Landscape Metrics and the Scale of Effect of Landscape Structure

We used a site-landscape approach (sensu Fahrig, 2013) where the response variables were recorded at the site scale, and landscape structure was measured at the landscape scale. We used Spring 5.2.2 (Câmara et al., 1996) from year 2008 to develop a land cover map from a high resolution (20 m) satellite image (SPOT 5) of the study area. We defined five land cover types: water, pasture land, tropical primary forest, tropical secondary forest, and human settlements to characterize landscape structure. We used ArcGis 10.5 software to measure landscape compositional variables of primary forest, secondary forest, and pasture land cover as the percentage of the landscape covered by each of these land cover types. Primary and secondary forests were considered as suitable habitat for both toucans and parrots, and they were used as proxies of habitat amount. Regarding landscape configuration, we calculated two predictors that represent habitat fragmentation: patch and edge density (Fahrig, 2017). Forest patch density is positively related to landscape connectivity and landscape supplementation dynamics may be enhanced in landscapes with higher patch density (Dunning et al., 1992; McGarigal et al., 2012). Edge density can have negative effects on birds through negative edge effects, such as an increased mortality of emergent trees at forest edges (Bennet & Saunders, 2010; Dunning et al., 1992; McGarigal et al., 2012) and the more extreme local climates occurring in human-dominated land uses (Williams et al., 2020). For habitat fragmentation, we used an estimation of forest patch density, calculated as the number of forest patches in the landscape divided by landscape area (Fahrig, 2017). Forest edge density was estimated as the total perimeter length of all forest patches (primary forest + secondary forest) within the landscape divided by landscape area (m/ha). We combined both primary and secondary forests to calculate patch and edge density since these land covers occur contiguously at the study site and edges from only one of those covers do not represent real edges of forest–non-forest habitat.

Considering that the response of species to landscape structure can be scale-dependent, and as we did not know a priori the landscape that best predicts the number of toucan and parrot individuals to landscape patterns, we first assessed the so-called “scale of effect” of each landscape metric following Jackson and Fahrig (2015). For this, we traced a total of 14 concentric landscapes at 100 ha intervals from 700 ha (1493 m radii) to 2000 ha (2523 m radii) from the midpoint of each survey site (Figure 1c) using ArcGis 10.5 software. We calculated the described five landscape structure metrics within each landscape. We then used Generalized Linear Models (GLMs) to assess the association between each landscape metric and each response variable at each spatial scale (i.e., different size radii). Then, following Fahrig (2013), we plotted the percent of explained deviance (i.e., measure of the effect size) as a dependent variable against landscape size (each radii) to identify the spatial scale that yields the strongest response-predictor relationship (i.e., the highest percent of explained deviance; Online Appendix A).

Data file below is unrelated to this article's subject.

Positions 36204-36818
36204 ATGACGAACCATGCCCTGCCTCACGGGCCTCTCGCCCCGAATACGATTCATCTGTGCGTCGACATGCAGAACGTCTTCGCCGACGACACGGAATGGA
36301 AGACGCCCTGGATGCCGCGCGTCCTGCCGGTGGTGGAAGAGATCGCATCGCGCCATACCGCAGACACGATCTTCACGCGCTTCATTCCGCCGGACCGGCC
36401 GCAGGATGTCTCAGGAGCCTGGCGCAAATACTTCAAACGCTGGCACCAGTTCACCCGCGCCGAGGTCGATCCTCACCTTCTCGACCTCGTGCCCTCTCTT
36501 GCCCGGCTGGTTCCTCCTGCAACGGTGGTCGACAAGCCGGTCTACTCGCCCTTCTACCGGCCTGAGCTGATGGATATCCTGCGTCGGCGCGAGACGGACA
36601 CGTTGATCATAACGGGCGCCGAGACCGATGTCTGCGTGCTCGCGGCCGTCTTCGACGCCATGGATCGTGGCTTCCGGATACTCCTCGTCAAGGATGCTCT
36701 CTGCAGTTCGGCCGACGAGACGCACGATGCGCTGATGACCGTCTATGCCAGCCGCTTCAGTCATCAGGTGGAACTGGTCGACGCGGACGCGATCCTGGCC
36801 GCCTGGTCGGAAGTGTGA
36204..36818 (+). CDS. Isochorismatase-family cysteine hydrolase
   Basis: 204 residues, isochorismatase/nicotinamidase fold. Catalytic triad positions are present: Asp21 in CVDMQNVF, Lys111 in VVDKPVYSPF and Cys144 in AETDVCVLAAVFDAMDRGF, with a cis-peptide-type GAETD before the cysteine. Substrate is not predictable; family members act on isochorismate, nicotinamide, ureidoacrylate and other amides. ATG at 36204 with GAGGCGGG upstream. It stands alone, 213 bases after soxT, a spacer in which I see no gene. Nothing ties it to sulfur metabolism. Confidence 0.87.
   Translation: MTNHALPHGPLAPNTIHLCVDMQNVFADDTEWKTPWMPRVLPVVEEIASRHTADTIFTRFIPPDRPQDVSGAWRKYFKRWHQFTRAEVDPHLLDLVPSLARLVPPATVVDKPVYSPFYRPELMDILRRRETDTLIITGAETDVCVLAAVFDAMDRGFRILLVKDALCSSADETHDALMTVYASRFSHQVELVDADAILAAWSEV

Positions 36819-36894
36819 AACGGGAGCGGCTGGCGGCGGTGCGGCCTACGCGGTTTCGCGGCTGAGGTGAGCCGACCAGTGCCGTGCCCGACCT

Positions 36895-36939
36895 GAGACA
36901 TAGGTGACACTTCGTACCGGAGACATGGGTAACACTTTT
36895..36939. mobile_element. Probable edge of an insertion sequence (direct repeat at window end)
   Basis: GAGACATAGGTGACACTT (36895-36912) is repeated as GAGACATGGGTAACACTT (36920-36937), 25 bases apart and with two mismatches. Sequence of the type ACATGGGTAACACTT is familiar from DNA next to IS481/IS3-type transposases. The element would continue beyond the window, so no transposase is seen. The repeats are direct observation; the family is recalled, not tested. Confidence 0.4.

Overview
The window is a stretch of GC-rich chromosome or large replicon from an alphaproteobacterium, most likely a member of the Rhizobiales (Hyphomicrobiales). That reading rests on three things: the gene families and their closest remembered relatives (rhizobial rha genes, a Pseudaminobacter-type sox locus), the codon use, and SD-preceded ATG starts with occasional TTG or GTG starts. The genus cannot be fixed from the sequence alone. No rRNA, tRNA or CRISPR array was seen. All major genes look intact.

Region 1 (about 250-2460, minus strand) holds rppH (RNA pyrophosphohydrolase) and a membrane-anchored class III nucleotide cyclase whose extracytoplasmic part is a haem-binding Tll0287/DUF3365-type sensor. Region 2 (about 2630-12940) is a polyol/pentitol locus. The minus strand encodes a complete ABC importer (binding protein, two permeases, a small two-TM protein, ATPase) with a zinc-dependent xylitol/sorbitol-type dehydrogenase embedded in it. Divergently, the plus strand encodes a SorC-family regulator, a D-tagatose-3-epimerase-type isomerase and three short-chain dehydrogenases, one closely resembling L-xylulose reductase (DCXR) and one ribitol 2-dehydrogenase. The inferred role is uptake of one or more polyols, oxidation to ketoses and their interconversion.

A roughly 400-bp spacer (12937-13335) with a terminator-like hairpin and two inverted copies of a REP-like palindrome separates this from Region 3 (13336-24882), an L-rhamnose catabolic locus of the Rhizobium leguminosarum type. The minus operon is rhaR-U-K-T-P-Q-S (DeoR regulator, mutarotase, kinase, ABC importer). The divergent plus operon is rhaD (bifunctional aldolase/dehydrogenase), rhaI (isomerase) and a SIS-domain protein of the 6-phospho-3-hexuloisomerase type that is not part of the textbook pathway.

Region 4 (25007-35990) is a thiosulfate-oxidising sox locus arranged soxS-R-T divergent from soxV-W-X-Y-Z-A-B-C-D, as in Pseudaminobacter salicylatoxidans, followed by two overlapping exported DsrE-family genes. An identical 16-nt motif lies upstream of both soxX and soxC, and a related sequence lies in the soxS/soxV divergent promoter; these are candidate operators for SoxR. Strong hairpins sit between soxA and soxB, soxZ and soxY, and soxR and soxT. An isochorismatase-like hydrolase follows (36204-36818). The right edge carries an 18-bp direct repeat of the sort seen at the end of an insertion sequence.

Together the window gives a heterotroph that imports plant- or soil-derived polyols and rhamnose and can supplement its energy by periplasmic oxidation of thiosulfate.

Data Analyses

We used the ape package (Paradis et al., 2004) and letsR package (Vilela & Villalobos, 2018) of R (R Core Team, 2020) to assess the spatial independence of our samples by computing correlogram plots based on Moran’s Index. We found significant spatial autocorrelation in five out of 20 models, but these showed very small Moran’s Index values (<0.12, in all cases; Online Appendix B), which may be spurious correlations (Fortin et al., 2002). However, we constructed General Least Square (GLS) spatial models (Dormann et al., 2007) for those response variables that showed significant Moran’s Index. Nevertheless, comparisons of GLS versus GLS spatial models showed that the first performed better than models including spatial correlation by comparison of their Akaike Information Criterion AIC (Online Appendix C). Thus, we decided to continue all further analysis using GLMs.

Then, we constructed GLMs using Poisson error distribution for each response variable and all landscape metrics calculated at the scale of effect. We used “dredge” function from library MuMIn (Bartón, 2020) on R to generate all possible combinations of the independent variables starting with the full model and to select the best model explaining the number of individuals of toucans and parrots. We acknowledge our small sample size, but this approach resulted to be more accurate since performing individual models did not meet for linear model assumptions after verifying residuals versus fitted values (Appendix C). We interpreted best models indicated by ΔAICc <2 (Burnham & Anderson, 2002). All analyses were performed using R (R Core Team 2020).

Results

Toucan and Parrot Total Observations

In the four surveyed periods, we registered the three species of toucans (Keel-billed Toucan, Collared Aracari, and Emerald Toucanet) and only three out of nine species of parrots reported to occur in the study area (Red-lored Amazon, White-fronted Amazon, and Olive-throated Parakeet). We recorded a total of 1134 toucans and parrots over the four survey periods. A total of 280 toucans were recorded during our surveys (Table 1). The Keel-billed Toucan was the most common species (total = 239), representing 85.3% of all toucans observed (Table 1). Regarding parrots, we observed a total of 854 parrots of the three species (Table 1). The Red-lored Amazon was the most abundant parrot species (Total = 660) representing 77.2% of all parrots observed (Table 1).

Table 1.

Total Numbers of Toucans and Parrots Registered in Los Tuxtlas (2008–2010).

10.1177_19400829211049999-table1.tif

Toucan and Parrot Response to Landscape Structure